Five months later, I'm still feeling the effects of Eyeo. It gave me a fresh perspective on creative code as a profession, its applications, and how to get creative, to go beyond and expand on available information in order to create a more immersive experience or to solve an interesting problem. For instance, adding more information, such as photos, geotagged tweets, or memories, to location/GPS data to create a data story (I'd check out Pleens as an example of this).
I also realized how little of this community and field is known to the rest of the programming world, especially for those in more straightforward, software engineering positions as well as for students who are still in grade school or in undergraduate degrees. Students should be acquainted with figures like Frieder Nake, one of the first to write programs to generate art, or Lillian Schwartz, one of the creators of some of the first computer-animated films exhibited as works of fine art, or Roman Verostko, who wrote his own software to control a line plotter which then draws algorithmically generated, unique pen and ink drawings. This kind of exposure is essential to generate interest and to promote continued innovation in design, creative code, their intersection, and their application to other fields.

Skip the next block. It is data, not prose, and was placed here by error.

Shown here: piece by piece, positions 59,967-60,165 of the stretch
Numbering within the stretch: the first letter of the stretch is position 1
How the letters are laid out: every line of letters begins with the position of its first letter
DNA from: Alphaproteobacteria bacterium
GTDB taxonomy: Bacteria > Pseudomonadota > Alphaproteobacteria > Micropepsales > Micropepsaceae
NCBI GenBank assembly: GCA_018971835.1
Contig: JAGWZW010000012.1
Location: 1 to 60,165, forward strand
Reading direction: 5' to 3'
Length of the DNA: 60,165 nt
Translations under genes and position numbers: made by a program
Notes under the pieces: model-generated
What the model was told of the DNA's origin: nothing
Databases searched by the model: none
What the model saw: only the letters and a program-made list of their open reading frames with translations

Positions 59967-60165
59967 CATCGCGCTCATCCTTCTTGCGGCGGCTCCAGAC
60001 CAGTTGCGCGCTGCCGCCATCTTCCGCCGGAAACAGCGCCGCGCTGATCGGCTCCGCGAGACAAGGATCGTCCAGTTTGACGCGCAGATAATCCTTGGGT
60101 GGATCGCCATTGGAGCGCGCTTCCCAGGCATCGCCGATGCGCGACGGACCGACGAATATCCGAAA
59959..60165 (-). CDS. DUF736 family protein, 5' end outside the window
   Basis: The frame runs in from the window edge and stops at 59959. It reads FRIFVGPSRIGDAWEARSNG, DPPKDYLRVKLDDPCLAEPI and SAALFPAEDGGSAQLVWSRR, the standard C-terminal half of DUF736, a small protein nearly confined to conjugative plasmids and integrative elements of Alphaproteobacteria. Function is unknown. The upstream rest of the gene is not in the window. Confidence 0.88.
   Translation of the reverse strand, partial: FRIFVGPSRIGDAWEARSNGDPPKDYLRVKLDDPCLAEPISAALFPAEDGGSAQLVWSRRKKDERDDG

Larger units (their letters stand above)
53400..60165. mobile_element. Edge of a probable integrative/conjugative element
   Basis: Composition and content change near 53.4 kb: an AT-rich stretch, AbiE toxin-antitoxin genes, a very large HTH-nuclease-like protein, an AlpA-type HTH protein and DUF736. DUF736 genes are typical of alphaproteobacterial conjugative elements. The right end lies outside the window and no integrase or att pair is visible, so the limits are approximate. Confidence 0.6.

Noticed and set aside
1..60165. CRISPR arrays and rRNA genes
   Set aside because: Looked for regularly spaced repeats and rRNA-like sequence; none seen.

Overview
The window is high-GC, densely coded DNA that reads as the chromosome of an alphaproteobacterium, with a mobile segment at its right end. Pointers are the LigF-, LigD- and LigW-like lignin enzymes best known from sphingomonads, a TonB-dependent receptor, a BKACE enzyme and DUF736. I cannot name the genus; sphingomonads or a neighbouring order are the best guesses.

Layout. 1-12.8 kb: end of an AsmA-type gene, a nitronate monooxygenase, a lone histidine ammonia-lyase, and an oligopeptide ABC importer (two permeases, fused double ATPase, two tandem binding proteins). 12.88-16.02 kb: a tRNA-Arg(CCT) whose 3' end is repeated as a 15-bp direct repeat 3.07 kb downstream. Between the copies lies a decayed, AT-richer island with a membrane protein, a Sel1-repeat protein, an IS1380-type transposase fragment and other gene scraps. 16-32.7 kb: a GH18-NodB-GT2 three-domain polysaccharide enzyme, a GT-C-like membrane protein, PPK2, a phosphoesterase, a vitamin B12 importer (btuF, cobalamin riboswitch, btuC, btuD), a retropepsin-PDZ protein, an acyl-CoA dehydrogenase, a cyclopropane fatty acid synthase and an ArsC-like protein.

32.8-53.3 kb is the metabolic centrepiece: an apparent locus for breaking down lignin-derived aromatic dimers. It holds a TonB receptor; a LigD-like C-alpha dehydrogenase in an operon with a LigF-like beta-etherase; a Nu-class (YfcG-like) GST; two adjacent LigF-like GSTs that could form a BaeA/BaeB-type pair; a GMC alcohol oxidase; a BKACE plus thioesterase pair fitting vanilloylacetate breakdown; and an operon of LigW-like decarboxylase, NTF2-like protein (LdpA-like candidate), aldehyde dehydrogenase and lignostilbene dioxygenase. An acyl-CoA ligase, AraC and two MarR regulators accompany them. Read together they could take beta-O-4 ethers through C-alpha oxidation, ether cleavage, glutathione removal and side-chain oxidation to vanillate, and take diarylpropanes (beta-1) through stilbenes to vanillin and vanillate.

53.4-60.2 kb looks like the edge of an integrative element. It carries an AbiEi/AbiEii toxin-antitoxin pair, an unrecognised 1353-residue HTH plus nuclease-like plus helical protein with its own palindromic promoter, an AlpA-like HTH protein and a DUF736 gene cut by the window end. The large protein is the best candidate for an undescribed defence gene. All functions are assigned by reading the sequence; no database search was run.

Projects like The Creators Project and festivals like Northern Spark, a night-long installation art festival in Minneapolis, are some of the first steps in making people aware of the existence and potential of creative code as a field. I look forward to seeing projects and events like these become more prevalent in the media, hopefully inspiring more people to experiment and explore new possibilities.